100 Creatives 2014: Anat Ronen, Urban Artist
The first big Houston commission Israeli native Anat Ronen received was to paint the Galveston Causeway. "A company that paints the highways called me from my ad in Craigslist," she tells us. "They usually just paint the highways all one color, but sometimes they have murals. A Russian artist got stuck in Russia and couldn't come to Houston, so they had to find someone else. They told me, 'Worse-case scenario, we paint over your mural.' That was my first big job."
Since then Ronen has completed hundreds of projects locally including murals in and on private residences, schools and businesses. Ronen also participated in the "Call It Street Art, Call It Fine Art, Call It What You Know" exhibit at the Station Museum of Contemporary Art last summer and the "One Degree of Separation" show earlier this month at Silver Street Studios. "I don't particularly like doing shows," she says. "In order to grow, you have to put yourself out there, I know, but it's really not my thing."
What She Does: "I call myself an urban artist. Basically I love to do public art, but not the airport type of public art. I like to do street art, big murals or work out in the open for everyone to enjoy. When I do public street art events, like Via Colori, it's almost like performance art because the people get to see you at work."
Unless noted, all photos courtesy of Anat Ronen
Why She Likes It: "A year ago I was approached by Station Museum to take part in a show there. By then I had done a few murals and had done some street art. Station wanted something with a message and that opened a new door." (See the finished project above.)
Jersey Boys (Touring)
TicketsTue., Nov. 15, 7:30pm
The Legend of Zelda: Symphony of the Goddesses - Master Quest
TicketsFri., Nov. 18, 8:00pm
TicketsSat., Nov. 19, 7:00pm
John Cleese & Eric Idle
TicketsTue., Nov. 29, 7:30pm
Jeff Dunham: Perfectly Unbalanced Tour
TicketsThu., Dec. 1, 7:30pm
"I realized that through my art, I can deliver messages. It's there for everyone to see. In street art, you don't have the same limitations of someone saying, well, I want this and that in it. In street art, as long as you have a wall you can paint, you're good."
Ronen says she enjoys the planning phase of each project the most. "In the planning stage there's a lot of excitement. After that, there's a lot of hard work but planning is always fun."
What Inspires Her: "Everything inspires me. And the lack of everything inspires me. Beautiful things, not so beautiful things, voids, things that I wish were but they're not, so I make it happen. I try to keep my eyes open and absorb everything around me.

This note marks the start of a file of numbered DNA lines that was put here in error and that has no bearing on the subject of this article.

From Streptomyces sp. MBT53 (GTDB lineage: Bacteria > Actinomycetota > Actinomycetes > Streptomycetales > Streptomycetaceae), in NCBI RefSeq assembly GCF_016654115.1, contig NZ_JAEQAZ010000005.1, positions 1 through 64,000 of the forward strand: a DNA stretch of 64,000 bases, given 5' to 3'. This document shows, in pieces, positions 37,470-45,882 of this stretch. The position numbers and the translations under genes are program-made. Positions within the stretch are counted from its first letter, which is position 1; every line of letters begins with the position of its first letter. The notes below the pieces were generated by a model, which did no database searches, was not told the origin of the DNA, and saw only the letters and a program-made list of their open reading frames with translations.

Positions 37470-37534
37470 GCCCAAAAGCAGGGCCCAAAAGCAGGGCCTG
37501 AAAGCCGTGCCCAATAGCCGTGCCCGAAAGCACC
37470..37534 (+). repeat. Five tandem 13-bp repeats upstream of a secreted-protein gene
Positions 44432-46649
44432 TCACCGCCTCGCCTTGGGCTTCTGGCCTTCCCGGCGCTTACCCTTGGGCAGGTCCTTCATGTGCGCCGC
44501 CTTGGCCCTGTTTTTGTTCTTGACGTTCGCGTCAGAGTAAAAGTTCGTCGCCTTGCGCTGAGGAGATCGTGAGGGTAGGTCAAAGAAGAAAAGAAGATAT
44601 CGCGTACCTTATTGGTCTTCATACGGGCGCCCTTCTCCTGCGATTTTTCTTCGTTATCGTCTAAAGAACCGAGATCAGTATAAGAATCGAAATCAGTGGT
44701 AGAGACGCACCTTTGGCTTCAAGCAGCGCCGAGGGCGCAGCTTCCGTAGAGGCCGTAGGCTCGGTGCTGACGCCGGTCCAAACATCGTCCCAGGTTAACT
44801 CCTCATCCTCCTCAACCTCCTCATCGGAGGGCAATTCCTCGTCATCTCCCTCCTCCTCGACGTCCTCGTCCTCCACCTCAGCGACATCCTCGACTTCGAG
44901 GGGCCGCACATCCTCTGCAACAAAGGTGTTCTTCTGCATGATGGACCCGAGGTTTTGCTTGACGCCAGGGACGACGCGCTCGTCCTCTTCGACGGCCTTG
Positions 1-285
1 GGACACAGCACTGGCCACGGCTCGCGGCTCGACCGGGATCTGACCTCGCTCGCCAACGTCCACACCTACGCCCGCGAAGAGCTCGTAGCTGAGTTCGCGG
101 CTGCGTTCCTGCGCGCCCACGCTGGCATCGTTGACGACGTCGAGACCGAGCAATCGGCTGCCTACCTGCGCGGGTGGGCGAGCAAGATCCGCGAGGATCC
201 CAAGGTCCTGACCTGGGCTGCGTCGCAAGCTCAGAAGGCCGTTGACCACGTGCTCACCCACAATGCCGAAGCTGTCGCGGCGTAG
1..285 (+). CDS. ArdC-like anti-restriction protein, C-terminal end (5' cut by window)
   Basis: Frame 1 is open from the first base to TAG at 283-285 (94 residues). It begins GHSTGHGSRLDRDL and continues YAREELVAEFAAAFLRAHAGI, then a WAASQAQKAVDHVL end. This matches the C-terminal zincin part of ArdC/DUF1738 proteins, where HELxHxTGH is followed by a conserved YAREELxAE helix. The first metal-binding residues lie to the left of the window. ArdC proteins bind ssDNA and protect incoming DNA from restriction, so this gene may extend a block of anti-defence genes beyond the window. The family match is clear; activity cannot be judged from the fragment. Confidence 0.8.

"I travel a lot. I go to places where I'm afraid I'm going to have a heart attack because it's so beautiful there. Then people ask me where I'm from and I say Houston and they say, 'Oh.' But that's the challenge; when you live some place that's not that pretty, your challenge is to make it prettier. "
Artist Anat Ronen with art lover and musician Lindy Pollard at a recent exhibit.
If Not This, Then What: "I would want to be a midwife," she says without hesitation. "I helped my sister-in-law deliver her first daughter and it was great. Being doctor can be very harsh, there's a lot of horrible things that can happen, but as a midwife, I think that would be fun. You get to see mothers and babies and fathers at a happy time."
If Not Here, Then Where: "I would like to live on an island, somewhere remote. I'm an introvert - like a hardcore introvert so I would rather be left alone but anywhere that my family's happy, anywhere that I have work, that's my home."
What's Next: "I always have 20 projects going on at once. No pressure, right?" she laughs. "Soon I'm going to paint in Virginia and then I'm going to be part of an international group that will paint murals in small towns. I have some festivals coming up, Via Colori here, and oh, lots, lots more."
More Creatives for 2014 (In order of most recently published; click here for the full page).
Amber Galloway Gallego, rockstar and sign language interpreter Michael Weems, playwright Lane Montoya, artist Jordan Simpson, SLAM poet Joey & Jaime, designers Suzi Taylor, photographer Ashton Miyako, dressmaker T. Smith, artistLindsay Finnen, photographer Kaitlyn Stanley, tattoo artist Eleazar Galindo Navarro, video game maker Kate de Para, textile and clothing designer Shawn Swanner, video game painter Andy Gonzales, painter Chris Foreman, comic book sketcher Theresa DiMenno, photographer Jessica E. Jones, opera singer Atseko Factor, actor John Pluecker, writer, poet and language justice worker Ricky Ortiz, painter, tattoo artist Rabēa Ballin, artist David Wald, actor Lisa E. Harris, performing and visual artist Stephanie Todd Wong, executive director of Dance Source Houston Pamela Fagan Hutchins, novelist Heather Gordy, artist Mark Nasso, comic artist Shelbi-Nicole, artist Marian Szczepanski, novelist Jonathan Blake, fashion designer Doni Langlois, interior designer Kat Denson, dancer Blame the Comic, comedian Margaret Menchaca Alvarez, artist Jacquelyne Jay Boe, dancer Rene Fernandez, painter Teresa Chapman, choreographer and dancer
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